Evolution of Windows Azure SQL Database
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Windows Azure -- Microsoft's cloud infrastructure platform -- has become a major part of Microsoft's overall strategy, and the Windows Azure SQL Database, formerly called SQL Azure, has become a major component of Windows Azure itself.
Microsoft's ambitions for Azure in general, and for Windows Azure SQL Database specifically (which we'll call SQL Azure in this article for the sake of simplicity), are much greater than just providing a database-backed service in the cloud. Their intention is to create an infrastructure for petabyte-scale "big data" and everything on down.
What are the advantages to using SQL Azure, as opposed to setting up your own SQL Server instance? Here are some of the most crucial, especially for those who are already running SQL Server on their own premises.
Use the tools you already have. Working with SQL Azure can be done via SQLCMD or the SQL Server Management Studio, both of which ought to be intimately familiar to SQL developers.
No physical administration. For people who are sick and tired of dealing with the hassle of setting up SQL Server, apportioning databases and mucking about with physical machines in general, having your database hosted in such a way where all of that becomes someone else's job is a big plus. This is doubly so if you're starting fresh and don't have an existing store of data to pipe up into the cloud somewhere.
High availability out of the box. Azure generally obviates the need for building high availability architectures. This applies to SQL Azure as well; any databases built within it are automatically highly available.
Scalable service plans for multiple needs and budgets. The industrial-strength features of SQL Azure may seem like overkill to folks with relatively modest needs, but Microsoft has taken steps to make SQL Azure appealing to both big and small business users. For one, they created a pricing structure that allows users with smaller needs to be accommodated; you can pay as little as $4.99 per database per month, with the maximum storage currently set at 150 GB per database.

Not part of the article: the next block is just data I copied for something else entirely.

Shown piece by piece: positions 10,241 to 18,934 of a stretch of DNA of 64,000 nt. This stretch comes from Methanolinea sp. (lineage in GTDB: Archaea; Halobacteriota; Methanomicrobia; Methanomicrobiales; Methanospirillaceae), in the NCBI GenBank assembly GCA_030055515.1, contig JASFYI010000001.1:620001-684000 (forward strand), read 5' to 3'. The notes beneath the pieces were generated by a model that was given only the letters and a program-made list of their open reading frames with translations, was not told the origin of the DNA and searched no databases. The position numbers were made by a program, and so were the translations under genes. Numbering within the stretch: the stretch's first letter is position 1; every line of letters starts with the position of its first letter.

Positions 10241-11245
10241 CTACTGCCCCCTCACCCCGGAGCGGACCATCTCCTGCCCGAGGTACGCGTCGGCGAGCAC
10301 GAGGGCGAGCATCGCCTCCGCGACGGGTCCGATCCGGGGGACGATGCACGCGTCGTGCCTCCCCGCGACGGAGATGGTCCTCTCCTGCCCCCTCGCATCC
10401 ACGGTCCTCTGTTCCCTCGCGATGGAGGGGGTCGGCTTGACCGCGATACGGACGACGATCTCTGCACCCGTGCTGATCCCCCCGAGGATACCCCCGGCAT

Elasticity. A much-abused buzzword, but in SQL Azure's case, it applies. Applications written for multiple databases (via sharding, for example) can be scaled out with Azure by adding instances as needed. That said, the best benefits of SQL Azure don't just consist of being able to spin nodes up or down on demand. Microsoft also provides an infrastructure of federations to make scaling out easier and less impactful, as well as tools like the SQL Azure Federation Data Migration Wizard to further automate this process.
Growing support for non-Microsoft technologies. What? Yes. No paradox there: The more third-party software technologies Microsoft is able to support across all the different layers of Azure, the more likely people will use it to build applications with other software they're already comfortable with. Aside from Python, NoSQL, Java, node.js, and PHP being supported throughout the Azure stack, one other major and pivotal tech that specifically applies to SQL Azure is Hadoop. The Hadoop on Azure system (Windows Azure HDInsight) is only available by invitation right now, but its mere presence is significant.
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Use it via a VM if you need it. One of the ways SQL Azure manifests being part of the whole stack is by offering multiple levels of implementation. If you simply need a website and a database, you can hitch a SQL Azure instance to an Azure website and be done with it. If you need a full-blown virtual machine (VM), you can get that as well -- and even use a locally deployed instance of SQL Server in the VM instead of SQL Azure.
Sync and migration tools. If you already have a clutch of SQL Server-stored data somewhere and want to either sync it with SQL Azure or passively migrate it via sync, Microsoft has published a service -- the appropriately named SQL Data Sync -- to accomplish this. Use of the service itself is free, and all inbound data to Azure costs nothing, so you won't have to worry about racking up costs by syncing gigabyte-sized tables.
All of the existing tools used for migrating data between SQL Server instances also work. You can use the Microsoft Sync Framework to do that job, use T-SQL scripting, the bcp utility or the SQL Database Migration Wizard (although Microsoft does not support the last).
In the next article we'll look at the flipside: Why SQL Azure might not be the right choice for your database hosting.